The internet has touched every area of our lives. Most of us use it every waking hour.
Some apps and features add to our experiences in so many ways. But what about love?
The emerging trends are indications of cultural shifts we’re experiencing in the tech age. So, in this age of Tinder, Grindr, eHarmony, and the more controversial sites such as Ashley Madison; how are our habits changing?
The term “to fall in love” implies a certain loss of control. It can be a messy, unplanned, and chaotic experience to fall in love.
This was the dominant cultural story surrounding love for the past several decades. We look upon the times of loveless and business minded marriages of the past and shudder.
The trend is toward greater individual control. With love, you may meet your “soul mate” when you are ill; your hair might be bad, or your first few jokes are terrible.
Now, with a profile, a picture, and a well-phrased tagline, you’ve made sure you control your first impressions. We now look for love with our cyber-personality, and we look to other cyber-personalities to match with.
The implication is we are less inclined to “fall” in love, and when we do eventually “swipe right,” it’s with our online persona, approving another online persona.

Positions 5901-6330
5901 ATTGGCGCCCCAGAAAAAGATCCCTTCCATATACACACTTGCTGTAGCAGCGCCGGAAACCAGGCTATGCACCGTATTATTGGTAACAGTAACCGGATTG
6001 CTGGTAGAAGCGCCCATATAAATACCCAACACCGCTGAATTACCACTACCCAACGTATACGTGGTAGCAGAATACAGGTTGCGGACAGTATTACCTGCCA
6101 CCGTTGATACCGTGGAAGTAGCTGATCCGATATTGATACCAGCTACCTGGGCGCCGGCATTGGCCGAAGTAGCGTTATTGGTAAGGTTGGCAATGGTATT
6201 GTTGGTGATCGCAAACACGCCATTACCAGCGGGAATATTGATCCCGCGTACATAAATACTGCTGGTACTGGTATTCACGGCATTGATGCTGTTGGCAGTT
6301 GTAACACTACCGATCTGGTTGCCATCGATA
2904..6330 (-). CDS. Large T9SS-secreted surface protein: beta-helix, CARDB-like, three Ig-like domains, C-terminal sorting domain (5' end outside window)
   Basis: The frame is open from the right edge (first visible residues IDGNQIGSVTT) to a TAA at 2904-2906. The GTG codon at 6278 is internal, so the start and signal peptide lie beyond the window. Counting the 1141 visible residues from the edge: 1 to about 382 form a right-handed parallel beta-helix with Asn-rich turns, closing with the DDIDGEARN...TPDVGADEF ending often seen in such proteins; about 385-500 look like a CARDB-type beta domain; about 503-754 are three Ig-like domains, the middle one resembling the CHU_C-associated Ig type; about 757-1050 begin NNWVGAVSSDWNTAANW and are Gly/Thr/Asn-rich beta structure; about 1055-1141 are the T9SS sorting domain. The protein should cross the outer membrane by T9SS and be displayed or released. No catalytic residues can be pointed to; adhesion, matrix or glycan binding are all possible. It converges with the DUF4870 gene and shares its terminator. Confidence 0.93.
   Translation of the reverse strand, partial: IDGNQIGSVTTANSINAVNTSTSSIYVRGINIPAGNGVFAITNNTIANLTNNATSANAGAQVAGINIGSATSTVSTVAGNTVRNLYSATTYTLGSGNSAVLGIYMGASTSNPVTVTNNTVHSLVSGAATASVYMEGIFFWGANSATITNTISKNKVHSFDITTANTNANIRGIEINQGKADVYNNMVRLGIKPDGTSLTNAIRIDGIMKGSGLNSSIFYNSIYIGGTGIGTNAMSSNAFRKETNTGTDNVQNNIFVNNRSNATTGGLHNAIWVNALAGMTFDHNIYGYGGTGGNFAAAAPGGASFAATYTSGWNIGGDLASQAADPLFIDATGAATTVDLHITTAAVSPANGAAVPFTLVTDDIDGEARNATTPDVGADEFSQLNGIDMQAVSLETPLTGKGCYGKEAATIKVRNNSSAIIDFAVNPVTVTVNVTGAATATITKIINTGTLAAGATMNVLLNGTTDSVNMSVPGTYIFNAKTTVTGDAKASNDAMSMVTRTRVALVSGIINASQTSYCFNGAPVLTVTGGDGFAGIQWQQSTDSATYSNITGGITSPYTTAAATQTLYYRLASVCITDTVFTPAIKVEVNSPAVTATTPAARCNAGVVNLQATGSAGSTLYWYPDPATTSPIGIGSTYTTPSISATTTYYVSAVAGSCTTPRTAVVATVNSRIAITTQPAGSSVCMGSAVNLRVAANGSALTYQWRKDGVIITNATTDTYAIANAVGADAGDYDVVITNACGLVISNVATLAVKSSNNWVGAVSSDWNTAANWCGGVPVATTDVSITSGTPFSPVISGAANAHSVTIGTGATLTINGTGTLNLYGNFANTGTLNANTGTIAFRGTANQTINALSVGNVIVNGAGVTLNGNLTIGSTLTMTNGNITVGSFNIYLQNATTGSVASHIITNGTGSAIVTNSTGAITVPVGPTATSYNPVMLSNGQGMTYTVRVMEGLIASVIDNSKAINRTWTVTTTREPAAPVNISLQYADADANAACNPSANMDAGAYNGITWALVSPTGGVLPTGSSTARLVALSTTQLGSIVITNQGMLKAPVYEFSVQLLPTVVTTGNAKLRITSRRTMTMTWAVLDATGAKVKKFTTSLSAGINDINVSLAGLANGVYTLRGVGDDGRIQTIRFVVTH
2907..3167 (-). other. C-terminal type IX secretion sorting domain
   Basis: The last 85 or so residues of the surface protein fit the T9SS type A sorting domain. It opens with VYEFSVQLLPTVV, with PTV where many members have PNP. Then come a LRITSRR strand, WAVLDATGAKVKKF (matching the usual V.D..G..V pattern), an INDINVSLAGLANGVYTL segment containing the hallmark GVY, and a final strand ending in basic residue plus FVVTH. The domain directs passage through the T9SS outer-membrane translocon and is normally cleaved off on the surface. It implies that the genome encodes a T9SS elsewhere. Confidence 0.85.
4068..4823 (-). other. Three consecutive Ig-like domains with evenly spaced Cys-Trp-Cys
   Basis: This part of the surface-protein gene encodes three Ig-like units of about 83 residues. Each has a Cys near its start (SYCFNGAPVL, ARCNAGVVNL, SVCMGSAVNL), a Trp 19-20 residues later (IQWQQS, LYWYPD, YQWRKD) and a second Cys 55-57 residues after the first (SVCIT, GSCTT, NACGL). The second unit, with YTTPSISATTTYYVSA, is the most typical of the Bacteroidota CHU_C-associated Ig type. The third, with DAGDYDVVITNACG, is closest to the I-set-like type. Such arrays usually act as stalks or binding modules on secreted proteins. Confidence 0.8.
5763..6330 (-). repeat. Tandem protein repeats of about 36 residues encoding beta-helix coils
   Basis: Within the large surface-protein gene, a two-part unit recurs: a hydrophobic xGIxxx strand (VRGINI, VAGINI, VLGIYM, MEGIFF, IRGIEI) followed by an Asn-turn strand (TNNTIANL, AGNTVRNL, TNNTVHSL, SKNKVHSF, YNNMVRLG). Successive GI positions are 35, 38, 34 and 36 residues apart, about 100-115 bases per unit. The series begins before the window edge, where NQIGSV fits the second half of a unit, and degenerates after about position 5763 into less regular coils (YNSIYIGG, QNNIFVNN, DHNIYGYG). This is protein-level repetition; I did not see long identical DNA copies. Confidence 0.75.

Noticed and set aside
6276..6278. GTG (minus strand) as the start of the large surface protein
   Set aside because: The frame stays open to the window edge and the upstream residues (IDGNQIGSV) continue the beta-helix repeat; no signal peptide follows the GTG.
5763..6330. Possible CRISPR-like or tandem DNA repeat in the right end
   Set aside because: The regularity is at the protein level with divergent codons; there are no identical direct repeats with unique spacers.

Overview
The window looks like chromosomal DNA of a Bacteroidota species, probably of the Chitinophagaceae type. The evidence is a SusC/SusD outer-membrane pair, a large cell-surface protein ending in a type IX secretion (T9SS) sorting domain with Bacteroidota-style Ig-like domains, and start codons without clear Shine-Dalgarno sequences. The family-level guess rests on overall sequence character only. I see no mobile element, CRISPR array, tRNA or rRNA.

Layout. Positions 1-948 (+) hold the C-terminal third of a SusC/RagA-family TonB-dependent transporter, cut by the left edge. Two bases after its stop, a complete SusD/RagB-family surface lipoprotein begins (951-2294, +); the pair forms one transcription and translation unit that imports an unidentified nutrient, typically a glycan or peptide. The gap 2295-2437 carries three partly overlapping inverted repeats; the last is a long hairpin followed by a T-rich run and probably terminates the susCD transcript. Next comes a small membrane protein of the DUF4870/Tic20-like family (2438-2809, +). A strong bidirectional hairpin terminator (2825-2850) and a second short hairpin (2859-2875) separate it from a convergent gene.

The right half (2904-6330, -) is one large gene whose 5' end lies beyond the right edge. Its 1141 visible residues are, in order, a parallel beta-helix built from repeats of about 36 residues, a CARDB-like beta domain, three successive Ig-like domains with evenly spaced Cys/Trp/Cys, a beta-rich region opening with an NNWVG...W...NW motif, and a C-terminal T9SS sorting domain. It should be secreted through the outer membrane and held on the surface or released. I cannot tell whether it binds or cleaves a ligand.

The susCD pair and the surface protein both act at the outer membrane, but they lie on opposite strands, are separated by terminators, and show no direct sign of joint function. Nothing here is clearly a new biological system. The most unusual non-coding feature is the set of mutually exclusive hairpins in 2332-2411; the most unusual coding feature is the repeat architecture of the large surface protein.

The real people don’t meet until there is some agreement between two alternative versions of themselves.
We elect two representatives on our behalf, each on their respective writer platform, displaying the qualities we want to show.
Whereas if you “fall” in love with someone, you may have plenty of things that you initially dislike about them, but there could be some “x factor” whereby you are still drawn to them. With the internet, the way we match is not mysterious.
We swipe right on looks. Plain and straightforward. And then, what else do we decide on?
Shared interests, friends in common, and the fact we both like Game of Thrones. The way we look for love now is almost a points based system.
Having shared interests may be excellent criteria for some people, but the mechanics of love are not based on superficial details like film and music taste.
It may fade in importance over time, but the fact remains we form first connections on things that don’t actually define us.
An unusual paradox of looking for love online is we are less guarded about what we reveal about ourselves.
Studies have shown people are far more free and easy with intimate details of their life with someone they have never met but are chatting to online, than with a physical relationship of the same length.
We know how awkward it is to discuss private things with someone we don’t know, but with the protection of a screen and a few thousand miles, we feel safer to expose ourselves.
This is a bizarre but understandable phenomenon. It may make up for the fact that without intense intimacy, a real connection will never be formed.
So to conclude, how has the internet changed the way that we look for love?
First, it allowed us to be more in control of our online persona.
We can control what people see and don’t see; we avoid the “fall” part of love.
Second, our selection process is based on flattering angles on a selfie, and which Netflix show we like.
Third, we look for love by sharing much more intimate details about ourselves with relative strangers.
This all adds up to a strange, but exciting time to be dating! Happy swiping!